Hinch, who received a contract that runs through 2012, is a former big league catcher who moved from the playing field into the front office as the D-backs' player development director in 2006. When talking about what made Hinch his choice, Byrnes referred to his wide breadth of experience that includes knowledge of what goes on in the front office as well as on the field.
At 34 -- he turns 35 next week -- Hinch is the youngest manager in the big leagues.
"I understand the enormity of the job," he said. "I have a lot to learn. I have a lot of respect for managers throughout the game and what they have gone through, what they have done in this game. With that, I'm going to take the experiences that I've had on the field and off the field with people and try to make us a champion."
The one thing Hinch lacks is actual on-field managing or coaching experience, and that has raised some eyebrows around baseball. An All-American at Stanford, Hinch has been respected for his intelligence both as a player and a front-office executive.
"He's never done a double-switch before," Byrnes said. "He knows what it looks like. He'll figure it out. He brings unique leadership and perspective to the job. We're not here to reinvent the wheel. But to change the nature of the job, a little bit? OK, we'll do that. A.J. is a leader and connects with people and gets why things are done and obviously is in one of the most prominent spots in our organization.
"They might not feel A.J.'s experience yet, but they're going to feel his advocacy."
Hinch also brings to the job a connection with the team's younger players, some of whom are struggling. As farm director, he dealt with players like Stephen Drew, Mark Reynolds, Chris Young and Justin Upton as they advanced through the system. The D-backs are hoping that familiarity will allow him to get the young guys playing better.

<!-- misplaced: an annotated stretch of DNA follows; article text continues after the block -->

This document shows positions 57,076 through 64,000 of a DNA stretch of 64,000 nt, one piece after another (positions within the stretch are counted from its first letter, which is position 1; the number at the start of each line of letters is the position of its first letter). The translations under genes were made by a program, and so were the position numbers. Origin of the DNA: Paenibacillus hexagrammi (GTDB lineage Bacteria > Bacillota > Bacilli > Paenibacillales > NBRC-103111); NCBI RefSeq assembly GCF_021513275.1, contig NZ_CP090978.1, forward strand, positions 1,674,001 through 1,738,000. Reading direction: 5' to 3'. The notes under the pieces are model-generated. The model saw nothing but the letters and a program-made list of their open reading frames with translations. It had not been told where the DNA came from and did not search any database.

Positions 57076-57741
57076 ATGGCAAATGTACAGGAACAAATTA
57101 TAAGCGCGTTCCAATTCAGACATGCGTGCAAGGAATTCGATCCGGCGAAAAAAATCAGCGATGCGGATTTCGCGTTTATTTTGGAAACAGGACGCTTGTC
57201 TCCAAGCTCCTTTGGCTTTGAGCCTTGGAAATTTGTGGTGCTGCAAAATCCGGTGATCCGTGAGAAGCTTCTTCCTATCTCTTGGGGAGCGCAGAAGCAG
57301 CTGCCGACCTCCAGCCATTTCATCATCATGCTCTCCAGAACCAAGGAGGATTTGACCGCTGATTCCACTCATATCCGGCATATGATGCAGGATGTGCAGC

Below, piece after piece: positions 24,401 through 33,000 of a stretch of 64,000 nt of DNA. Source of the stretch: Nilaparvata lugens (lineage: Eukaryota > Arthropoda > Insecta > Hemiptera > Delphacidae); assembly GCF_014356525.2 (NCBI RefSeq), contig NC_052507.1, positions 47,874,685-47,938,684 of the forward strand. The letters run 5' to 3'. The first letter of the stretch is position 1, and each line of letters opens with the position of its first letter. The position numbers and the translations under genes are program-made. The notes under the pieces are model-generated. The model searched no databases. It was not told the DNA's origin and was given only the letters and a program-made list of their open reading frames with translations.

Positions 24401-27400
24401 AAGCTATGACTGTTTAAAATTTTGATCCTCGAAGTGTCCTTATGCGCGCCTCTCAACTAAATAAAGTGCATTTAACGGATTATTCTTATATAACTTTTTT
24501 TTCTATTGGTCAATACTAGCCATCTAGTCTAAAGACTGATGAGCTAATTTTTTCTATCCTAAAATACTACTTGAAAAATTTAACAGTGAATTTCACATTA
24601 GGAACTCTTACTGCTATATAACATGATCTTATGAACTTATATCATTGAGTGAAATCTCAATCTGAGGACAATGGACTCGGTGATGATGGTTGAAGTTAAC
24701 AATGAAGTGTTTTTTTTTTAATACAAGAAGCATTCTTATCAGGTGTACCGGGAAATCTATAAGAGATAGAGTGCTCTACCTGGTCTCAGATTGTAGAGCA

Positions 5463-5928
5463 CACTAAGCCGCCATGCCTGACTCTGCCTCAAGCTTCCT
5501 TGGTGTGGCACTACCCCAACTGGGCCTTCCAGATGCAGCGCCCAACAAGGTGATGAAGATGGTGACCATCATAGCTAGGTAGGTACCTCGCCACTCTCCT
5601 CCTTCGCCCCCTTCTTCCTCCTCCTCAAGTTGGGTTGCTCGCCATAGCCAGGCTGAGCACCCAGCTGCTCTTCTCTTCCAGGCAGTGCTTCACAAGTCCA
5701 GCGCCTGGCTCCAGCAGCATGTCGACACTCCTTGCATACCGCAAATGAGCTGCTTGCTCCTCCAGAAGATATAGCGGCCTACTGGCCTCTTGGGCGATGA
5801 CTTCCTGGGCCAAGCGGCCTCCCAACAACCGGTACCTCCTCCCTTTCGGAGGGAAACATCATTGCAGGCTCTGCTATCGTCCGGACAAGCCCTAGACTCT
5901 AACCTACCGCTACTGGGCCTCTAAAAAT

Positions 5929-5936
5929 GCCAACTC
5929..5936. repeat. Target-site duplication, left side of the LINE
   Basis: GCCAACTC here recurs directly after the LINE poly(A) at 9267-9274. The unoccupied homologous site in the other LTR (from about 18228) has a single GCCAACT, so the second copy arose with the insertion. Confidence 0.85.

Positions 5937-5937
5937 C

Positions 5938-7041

One of the criticisms that Melvin received particularly from fans, was that he was too laid back in his demeanor. Hinch, though, is somewhat similar in personality.
"To say that I'm a volatile guy would be inaccurate, but I wear my emotion," Hinch said. "People generally know where I stand and what I'm about. I'm very direct with how I handle things. I'm very strong-willed in decisions that are made. I obviously take a step back and observe the decisions and learn from them. I think players probably catch on to attitude more than they do actions sometimes, in terms of throwing your hat down, turning over a table, throwing a water cooler."
Byrnes referred to changing the "vibe" in the clubhouse with the move.
"There's managers we've admired who sort of give the vibe that this is going to work because we think it will work," Byrnes said. "I don't think we gave off the vibe that this will work."
There was a feeling that Melvin began to chafe more and more at the constant front-office input into lineups and playing time. It figures that Hinch will be more receptive to it.
Hinch played for managers Art Howe, Tony Muser and Tony Pena, among others, but said most of the way he goes about his current job will come from current Phillies manager Charlie Manuel.
"He was terrific," Hinch said. "His belief system, his can-do attitude. Now I've got to find a way to manage against Charlie Manuel in a few weeks and beat him. I respect his approach and have enjoyed taking that from him and look forward to implementing that in my style."
Hinch's biggest challenge -- other than gaining the respect of the players -- will be trying to find a way to improve the team's offense, which ranked next-to-last in the National League in runs scored heading into Friday's action.
"I think this team certainly has all facets working at different times," Hinch said. "We have some speed. We have power. I probably am more into action-type things, starting runners, hit-and-runs, things that put pressure on the defense."